http://www.lincoln.ac.nz/Studying-at-Lincoln/Apply-Online/ . Initial enquiries about the possibility
of being accepted for graduate study at Lincoln University and on applying should be made to the
staff in Student Administration.

Every student must apply to the University for Admission. The application will be assessed for
completeness; staff will collate information on the standing of the applicant’s previous university
and make a decision on admission. If the application is incomplete when submitted, it will not be

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assessed but held for 30 days and if still incomplete at this time, a new application will need to be
made for assessment. This is because the University will be unable to decide on the admission in the
absence of certain information.

Timing of Application for Admission
Most students begin their studies at the beginning of the academic year in February or in July.
Ample time should be allowed for acceptance procedures to be completed. Graduates from New
Zealand who intend to start at the end of February, should apply for admission no later than 30
November. Applicants seeking July entry should apply no later than 30 April. Applicants from other
countries need to apply at least one month earlier than New Zealand graduates. International
student’s accepted to study, must also obtain a student visa for the specific programme in which
they intend to enrol; the student visa will be issued by a New Zealand diplomatic mission once the
applicant meets the academic and immigration requirements and this is when an offer of a place is
issued by Lincoln University.

Where to Send Applications
E-mail scanned documents to apply@lincoln.ac.nz or send documents in the post to:

Street and delivery address
Lincoln University
Ellesmere Junction Road/Springs Road
Lincoln
Canterbury
New Zealand

Postal address
PO Box 85084
Lincoln University
Lincoln 7647
Canterbury
New Zealand

Admission Requirements
The usual academic requirement for entrance to a graduate certificate or diploma course of study is
a bachelor’s degree. While we usually expect applicants to have a C+ average or better in their final
year subjects, this is not a hard and fast rule.

In addition, applicants whose qualifying degree was in a language other than English are required to
demonstrate competency in English (Refer also to the section on English Language Requirements).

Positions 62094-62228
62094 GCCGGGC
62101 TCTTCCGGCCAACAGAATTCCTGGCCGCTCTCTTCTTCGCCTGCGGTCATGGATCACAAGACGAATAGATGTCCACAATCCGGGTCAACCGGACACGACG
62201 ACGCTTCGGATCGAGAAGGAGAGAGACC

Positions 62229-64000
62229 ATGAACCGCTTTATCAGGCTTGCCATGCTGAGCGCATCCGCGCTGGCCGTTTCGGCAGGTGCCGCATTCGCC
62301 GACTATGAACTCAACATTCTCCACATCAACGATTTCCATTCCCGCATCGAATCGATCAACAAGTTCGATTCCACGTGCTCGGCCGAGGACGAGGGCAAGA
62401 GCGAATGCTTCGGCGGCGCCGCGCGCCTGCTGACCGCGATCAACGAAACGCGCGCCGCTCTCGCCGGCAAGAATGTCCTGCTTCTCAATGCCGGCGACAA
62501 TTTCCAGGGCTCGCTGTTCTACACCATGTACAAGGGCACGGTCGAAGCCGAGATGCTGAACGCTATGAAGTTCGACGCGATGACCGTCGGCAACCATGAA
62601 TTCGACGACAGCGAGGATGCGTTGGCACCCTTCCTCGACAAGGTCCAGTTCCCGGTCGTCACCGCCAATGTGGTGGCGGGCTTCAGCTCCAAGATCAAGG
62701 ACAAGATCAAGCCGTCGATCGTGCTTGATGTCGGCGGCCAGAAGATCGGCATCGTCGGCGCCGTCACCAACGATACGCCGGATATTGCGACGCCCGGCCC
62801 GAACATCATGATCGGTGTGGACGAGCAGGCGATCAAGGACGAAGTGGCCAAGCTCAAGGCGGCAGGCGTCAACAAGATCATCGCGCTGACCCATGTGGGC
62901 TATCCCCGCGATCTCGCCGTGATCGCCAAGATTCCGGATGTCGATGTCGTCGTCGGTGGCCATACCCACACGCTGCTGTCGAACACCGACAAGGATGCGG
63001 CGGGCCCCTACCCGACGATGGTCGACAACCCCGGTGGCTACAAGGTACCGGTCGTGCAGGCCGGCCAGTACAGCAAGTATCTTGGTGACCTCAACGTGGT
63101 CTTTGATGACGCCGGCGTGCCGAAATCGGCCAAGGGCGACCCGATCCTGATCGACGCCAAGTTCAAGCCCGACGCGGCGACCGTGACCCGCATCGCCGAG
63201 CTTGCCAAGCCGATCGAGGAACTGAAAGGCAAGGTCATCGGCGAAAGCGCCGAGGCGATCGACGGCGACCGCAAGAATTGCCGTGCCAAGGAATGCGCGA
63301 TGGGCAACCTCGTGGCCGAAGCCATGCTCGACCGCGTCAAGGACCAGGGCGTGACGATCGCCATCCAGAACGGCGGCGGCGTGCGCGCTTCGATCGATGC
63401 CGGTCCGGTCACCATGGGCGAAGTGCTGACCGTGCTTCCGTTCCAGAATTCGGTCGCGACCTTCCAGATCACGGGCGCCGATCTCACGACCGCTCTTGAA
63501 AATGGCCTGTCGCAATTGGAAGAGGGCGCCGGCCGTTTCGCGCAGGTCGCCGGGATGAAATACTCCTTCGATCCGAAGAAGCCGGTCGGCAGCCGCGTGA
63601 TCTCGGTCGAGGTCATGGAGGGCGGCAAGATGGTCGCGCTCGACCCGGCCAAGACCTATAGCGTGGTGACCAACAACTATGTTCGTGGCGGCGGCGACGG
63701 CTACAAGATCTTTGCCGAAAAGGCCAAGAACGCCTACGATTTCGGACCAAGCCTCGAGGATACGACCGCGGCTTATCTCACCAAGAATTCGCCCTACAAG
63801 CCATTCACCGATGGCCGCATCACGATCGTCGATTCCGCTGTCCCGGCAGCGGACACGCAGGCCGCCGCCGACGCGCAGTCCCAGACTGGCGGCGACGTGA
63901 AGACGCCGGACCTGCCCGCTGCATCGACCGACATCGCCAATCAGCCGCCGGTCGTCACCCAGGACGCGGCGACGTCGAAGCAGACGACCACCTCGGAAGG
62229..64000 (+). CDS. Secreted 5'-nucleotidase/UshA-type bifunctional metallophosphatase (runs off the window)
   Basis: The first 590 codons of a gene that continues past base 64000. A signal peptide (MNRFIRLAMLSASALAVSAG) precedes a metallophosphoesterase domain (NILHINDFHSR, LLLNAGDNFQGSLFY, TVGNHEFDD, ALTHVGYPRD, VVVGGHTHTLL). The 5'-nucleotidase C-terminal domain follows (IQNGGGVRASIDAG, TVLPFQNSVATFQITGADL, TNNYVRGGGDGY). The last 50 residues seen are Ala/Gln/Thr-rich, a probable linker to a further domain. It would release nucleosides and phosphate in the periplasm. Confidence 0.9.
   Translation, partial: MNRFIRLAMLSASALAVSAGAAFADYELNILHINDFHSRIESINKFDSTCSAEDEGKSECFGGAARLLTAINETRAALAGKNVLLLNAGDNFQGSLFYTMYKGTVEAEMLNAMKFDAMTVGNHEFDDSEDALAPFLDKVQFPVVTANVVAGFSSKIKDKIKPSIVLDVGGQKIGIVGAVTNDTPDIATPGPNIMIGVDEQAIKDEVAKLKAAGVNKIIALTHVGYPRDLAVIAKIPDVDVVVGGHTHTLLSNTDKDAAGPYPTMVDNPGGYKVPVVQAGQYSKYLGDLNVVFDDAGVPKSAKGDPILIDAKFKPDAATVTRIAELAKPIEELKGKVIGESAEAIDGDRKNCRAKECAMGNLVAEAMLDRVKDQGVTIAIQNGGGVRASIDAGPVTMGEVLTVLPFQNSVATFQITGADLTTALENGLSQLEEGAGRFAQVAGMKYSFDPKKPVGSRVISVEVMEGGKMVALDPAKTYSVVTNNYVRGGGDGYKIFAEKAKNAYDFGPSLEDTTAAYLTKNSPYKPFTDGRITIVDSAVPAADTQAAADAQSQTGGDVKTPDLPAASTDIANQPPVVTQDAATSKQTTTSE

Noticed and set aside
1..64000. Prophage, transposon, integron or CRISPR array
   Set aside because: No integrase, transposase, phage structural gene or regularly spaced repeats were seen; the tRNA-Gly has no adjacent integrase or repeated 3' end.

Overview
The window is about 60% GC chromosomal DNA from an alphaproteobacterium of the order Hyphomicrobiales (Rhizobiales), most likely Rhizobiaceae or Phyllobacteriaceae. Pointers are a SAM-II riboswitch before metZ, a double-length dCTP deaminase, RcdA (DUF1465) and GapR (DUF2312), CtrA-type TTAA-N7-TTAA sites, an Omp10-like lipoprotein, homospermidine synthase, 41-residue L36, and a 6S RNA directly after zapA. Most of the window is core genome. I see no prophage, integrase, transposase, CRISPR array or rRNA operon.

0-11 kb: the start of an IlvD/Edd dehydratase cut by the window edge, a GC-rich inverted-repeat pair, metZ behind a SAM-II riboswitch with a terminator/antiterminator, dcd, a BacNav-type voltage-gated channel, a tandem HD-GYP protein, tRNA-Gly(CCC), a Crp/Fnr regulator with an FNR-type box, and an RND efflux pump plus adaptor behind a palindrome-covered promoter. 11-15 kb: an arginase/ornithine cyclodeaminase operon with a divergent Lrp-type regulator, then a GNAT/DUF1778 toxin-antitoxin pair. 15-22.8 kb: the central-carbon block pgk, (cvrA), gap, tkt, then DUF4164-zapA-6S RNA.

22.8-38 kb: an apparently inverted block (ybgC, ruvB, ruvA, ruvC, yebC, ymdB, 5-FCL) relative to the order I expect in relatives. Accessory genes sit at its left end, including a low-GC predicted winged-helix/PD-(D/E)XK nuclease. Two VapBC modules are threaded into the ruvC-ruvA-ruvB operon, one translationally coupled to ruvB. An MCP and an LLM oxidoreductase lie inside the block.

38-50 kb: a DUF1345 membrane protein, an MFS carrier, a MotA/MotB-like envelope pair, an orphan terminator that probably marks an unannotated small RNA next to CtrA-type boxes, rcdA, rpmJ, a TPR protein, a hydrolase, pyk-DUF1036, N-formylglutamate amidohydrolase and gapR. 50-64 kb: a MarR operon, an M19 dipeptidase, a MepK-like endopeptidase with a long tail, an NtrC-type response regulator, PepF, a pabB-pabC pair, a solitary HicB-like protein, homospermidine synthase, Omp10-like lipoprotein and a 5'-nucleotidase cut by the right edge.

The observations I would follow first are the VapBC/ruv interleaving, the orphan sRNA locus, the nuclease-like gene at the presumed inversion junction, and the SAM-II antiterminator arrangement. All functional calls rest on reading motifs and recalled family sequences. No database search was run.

Where an applicant does not have the usual graduate certificate or diploma entrance qualification,
or if the academic coordinator, Faculty or the Academic Administration Committee believes that an
applicant’s previous academic achievement does not completely prepare for the planned course of
study, then they may be required to complete additional courses, either before admission or during
the early part of the graduate certificate or diploma programme.

English Language Requirements
All students, (international, New Zealand citizens or New Zealand permanent residents) whose
qualifying degree was obtained in a language other than English, will be required to also
demonstrate competence in English.

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While there is a number of standard tests that may be used to demonstrate English language
competency the most common are:
 Test of English as a Foreign Language (TOEFL); and
 International English Language Testing Service (IELTS).
 Certificates of Advanced English (CAE) and LU EAP

The Minimum standards are:
 Test of English as a Foreign Language TOEFL 600 (Paper based) or
 Computer based 250
 Essay Rating (TWE) 5;
 Internet based (ibt) 100
 International English Language Testing Service (IELTS), Academic 6.5 (no individual band less
    than 6)
 Certificate of Advanced English (CAE),B and LU English Programme, 70%

Please note that the tests must not be more than two years old. If the result is more than two years
old, then the applicant will be required to resit this. The only exception to this is for citizens and
permanent residents of ‘long standing’, who may, in some circumstances, demonstrate competence
in English through a simpler process. We define a ‘citizen or permanent resident of long standing’ as
one who has resided in New Zealand or an English language medium country continuously for a
period of three or more years and who:
 has completed successfully one year of academic study at a tertiary level in that period in a
    course or programme that has a high language requirement; or
 has references demonstrating that he or she has been working in the paid labour force in an
    English language medium country for a period of one year in an occupation that requires high
    usage of written and oral English at a level appropriate for successful postgraduate study.

Exceptions are made to these requirements only in very unusual circumstances. In this case, the
applicant must:

a) first meet with the Dean of Faculty who must certify:
    that the Faculty has held a number of discussions with the applicant, especially on academic
        matters, and has, by this and other means, made an assessment of the applicant’s ability to